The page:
The Desmosedici has not won a race since 2010 and struggled to a best of fourth last season. It was previously a championship winner under the control of Casey Stoner.

It is clear that after drafting in some of the worlds best mechanics, riders and developers with, for whatever reason, no improvement, that something must be done.

There is a level of expertise to the idea too – Ducati’s new General Manager, Gigi Dall’Igna, was in control at Aprilla last year instead, spearheading the performance of the only CRT bike entries to challenge the Factory and Satellite teams, with CRT champion Aleix Espargaro aboard the most successful of the bikes and often finding his skills mixed with the performance more than a match for the Satellite Ducati’s and even tangling with their Factory entries for final position.

The Open class has been brought in to replace the CRT category.

Though it looks to be a smart move, and certain to put Honda’s backs up (they had threatened to pull out of the championship over future electrical changes and restrictions so another GOOD thing to come from this if it goes ahead) it was until yesterday, until it was said, unthinkable. A step backwards for some of the red machines fans. A step away from a coveted ‘Factory’ bike for the riders.

If you are a casual bike follower perhaps it is easiest to consider it in terms of another sport, lets try F1 for an example:

The equivalent would be telling Vettel he was going to ride out 2014 in a new, improved Torro Rosso instead of the Red Bull but it will still be competitive as he has more fuel to play with and can hopefully use some really soft tyres, as long as the rules aren’t changed before the start of the season. And he doesn’t have to have his engine sealed.

Now this is confirmed news, Ducati have pointed out that Dovizioso’s improvements in Jerez told them what they needed to know, that further testing is vital for Ducati and allowed under Open rules.

Luigi Dall’Igna, Ducati Corse General Manager added: “We have carefully studied the new technical regulations and have concluded that the Open option is the most interesting for Ducati, in the current situation. This year we have to keep developing our bikes throughout the season to improve our competitiveness, and the Factory option appears to be too restrictive for our needs”.

The final day of the Jerez test also saw Valentino Rossi iron out his Yamaha and tyre issues to go top, pleasing as he was consistent and one of few to touch Marquez pre-injury. He was matched by one fast lap by Dani Pedrosa late in the final day, registering exactly the same time, Rossi had long gone home after a satisfying day of improvements.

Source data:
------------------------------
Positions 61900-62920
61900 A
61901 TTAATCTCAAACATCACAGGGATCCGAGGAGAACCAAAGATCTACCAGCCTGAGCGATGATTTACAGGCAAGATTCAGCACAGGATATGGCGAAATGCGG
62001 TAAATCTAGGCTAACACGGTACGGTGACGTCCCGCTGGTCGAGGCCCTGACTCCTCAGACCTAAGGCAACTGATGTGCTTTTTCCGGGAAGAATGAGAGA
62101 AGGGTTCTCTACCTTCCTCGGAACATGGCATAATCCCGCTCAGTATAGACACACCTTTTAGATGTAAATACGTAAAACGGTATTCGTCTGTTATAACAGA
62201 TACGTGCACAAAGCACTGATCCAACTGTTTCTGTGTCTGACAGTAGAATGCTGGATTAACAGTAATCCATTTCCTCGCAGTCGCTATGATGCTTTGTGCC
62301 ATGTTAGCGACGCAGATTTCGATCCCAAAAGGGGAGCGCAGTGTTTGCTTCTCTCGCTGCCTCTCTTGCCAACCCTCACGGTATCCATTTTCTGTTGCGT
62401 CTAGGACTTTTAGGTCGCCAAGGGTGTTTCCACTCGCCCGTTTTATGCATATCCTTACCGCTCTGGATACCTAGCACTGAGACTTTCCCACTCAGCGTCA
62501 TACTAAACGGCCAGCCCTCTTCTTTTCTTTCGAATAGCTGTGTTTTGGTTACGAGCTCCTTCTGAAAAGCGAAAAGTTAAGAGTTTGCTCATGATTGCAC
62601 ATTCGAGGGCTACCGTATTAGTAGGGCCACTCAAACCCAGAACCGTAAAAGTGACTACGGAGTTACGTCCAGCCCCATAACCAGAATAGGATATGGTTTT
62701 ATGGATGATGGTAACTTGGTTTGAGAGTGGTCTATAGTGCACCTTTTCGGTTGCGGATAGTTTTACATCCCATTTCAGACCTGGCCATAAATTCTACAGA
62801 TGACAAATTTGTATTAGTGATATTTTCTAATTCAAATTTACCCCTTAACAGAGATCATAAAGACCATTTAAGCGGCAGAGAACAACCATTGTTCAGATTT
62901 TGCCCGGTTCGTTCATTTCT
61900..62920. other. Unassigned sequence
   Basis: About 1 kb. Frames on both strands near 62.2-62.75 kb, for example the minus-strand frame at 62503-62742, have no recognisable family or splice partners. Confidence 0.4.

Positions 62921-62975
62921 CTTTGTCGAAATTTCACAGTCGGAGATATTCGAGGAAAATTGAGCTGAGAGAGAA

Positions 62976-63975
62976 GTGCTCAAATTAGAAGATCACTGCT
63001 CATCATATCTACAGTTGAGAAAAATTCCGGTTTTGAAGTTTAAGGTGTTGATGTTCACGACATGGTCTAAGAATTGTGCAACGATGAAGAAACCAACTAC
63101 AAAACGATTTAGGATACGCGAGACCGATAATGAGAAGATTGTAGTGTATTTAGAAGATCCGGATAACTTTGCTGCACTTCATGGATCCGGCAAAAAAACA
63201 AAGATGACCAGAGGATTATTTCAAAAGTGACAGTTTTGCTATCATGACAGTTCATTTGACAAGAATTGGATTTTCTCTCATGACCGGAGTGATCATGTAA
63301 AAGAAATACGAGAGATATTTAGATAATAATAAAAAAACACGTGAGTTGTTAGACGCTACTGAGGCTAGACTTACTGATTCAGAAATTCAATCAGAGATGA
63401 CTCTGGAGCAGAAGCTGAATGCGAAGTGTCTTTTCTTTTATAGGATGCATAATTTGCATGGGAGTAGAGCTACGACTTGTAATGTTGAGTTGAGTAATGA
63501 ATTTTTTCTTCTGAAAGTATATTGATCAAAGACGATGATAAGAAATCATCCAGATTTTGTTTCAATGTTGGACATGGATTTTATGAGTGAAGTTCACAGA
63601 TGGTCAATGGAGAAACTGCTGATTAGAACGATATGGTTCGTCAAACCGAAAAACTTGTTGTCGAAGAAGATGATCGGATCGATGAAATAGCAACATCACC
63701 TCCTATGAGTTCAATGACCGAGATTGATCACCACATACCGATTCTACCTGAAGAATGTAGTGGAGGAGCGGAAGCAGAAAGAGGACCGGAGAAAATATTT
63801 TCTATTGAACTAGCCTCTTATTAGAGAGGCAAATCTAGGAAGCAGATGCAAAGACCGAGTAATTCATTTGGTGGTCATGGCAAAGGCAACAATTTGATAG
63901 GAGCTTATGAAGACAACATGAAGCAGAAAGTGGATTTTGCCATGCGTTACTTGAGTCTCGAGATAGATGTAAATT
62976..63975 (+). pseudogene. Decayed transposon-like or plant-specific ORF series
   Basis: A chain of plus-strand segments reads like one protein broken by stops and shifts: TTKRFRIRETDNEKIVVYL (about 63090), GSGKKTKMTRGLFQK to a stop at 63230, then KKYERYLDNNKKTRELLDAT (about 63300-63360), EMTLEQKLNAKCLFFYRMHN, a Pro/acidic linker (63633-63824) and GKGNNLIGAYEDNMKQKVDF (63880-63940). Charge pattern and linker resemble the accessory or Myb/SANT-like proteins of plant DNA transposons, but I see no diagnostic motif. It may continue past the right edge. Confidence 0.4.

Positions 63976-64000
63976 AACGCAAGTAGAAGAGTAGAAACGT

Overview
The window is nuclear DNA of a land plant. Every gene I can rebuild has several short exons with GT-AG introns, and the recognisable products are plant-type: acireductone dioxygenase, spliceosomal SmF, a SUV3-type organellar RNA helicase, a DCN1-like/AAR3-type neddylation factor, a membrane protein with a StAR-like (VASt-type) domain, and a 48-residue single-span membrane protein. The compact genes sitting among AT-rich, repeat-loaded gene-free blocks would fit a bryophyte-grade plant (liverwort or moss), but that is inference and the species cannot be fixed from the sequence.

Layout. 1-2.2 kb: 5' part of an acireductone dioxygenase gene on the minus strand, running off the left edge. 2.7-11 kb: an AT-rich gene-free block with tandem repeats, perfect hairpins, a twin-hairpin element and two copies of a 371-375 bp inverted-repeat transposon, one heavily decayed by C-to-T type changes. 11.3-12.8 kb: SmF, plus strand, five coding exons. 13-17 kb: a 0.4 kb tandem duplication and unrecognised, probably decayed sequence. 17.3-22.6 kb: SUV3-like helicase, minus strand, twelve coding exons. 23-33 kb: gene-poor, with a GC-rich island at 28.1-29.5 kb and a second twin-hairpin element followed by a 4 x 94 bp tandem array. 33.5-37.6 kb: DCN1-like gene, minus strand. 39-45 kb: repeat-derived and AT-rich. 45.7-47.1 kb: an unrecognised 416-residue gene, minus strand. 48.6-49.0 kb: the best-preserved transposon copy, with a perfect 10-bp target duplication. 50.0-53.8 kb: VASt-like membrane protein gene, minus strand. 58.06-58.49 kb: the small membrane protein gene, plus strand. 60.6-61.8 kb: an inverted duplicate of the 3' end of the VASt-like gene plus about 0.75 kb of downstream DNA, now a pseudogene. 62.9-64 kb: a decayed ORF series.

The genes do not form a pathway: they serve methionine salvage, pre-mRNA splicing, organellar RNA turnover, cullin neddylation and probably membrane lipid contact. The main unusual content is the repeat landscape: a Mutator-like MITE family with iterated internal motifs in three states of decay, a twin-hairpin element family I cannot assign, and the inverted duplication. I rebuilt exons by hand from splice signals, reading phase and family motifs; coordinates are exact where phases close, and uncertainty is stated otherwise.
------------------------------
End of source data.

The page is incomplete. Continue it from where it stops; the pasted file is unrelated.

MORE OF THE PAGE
The finalised entry lists are available and not only show that Ducati are an open class entry but also bring confirmation of the sad news that Leon Camier is out of a ride for the season as the Iodaracing team drop to just one rider.

Also troubling news coming from the MotoGP.com Twitter feed is that after crashing at a private test

“As of Saturday at 8pm, confirms that remains in a medically induced coma”.

Marinelarena has been in a similar place last season after a race crash, so here’s hoping he can pull through again.

Full entry lists available here.

MotoGP- Moto2/Moto3: Rabat and Antonelli leave Valencia test on top

Looks like this seasons support classes will offer some extremely closing racing if testing is anything to go by.

Marc VDS 2014 Valencia Moto2 test Tito Esteve Rabat

Different team…still fast. Tito Rabat finished with the fastest time during the test, he is no longer tied to his Spanish Radio Sponsor number 80 now at Marc VDS, choosing 53 for 2014.
Image:Marc VDS

 

There was action before the test even began.

In Moto2 Xavier Simeon lost his teeth in a big crash at a private test in Almueria:

www.crash.net – Simeon set to miss Valencia test (my report, click link for more)

In Moto3 Eric Granado moved from Aspar to Team Calvo (who last year were home to championship winner Maverick Vinales) as sponsorship came before talent. He’s a Red Bull rider and then Aspar signed a big deal with another brand…(though to be fair they did help him find somewhere else to ride and not filling their vacated seat suggests to me they maybe helped foot the bill too…):

www.crash.net – Granado makes transfer from Aspar to Calvo (again, by me – click link for more)

Times were close at the top over the three day test with Moto2 seeing the whole top ten under 1m 36s. Maverick Vinales who moves up to Moto2 as the reigning Moto3 champion, has been quickly on the pace at the Pons team and his time on the final day was just slower than the overall fastest posted by Marc VDS rider Tito Rabat: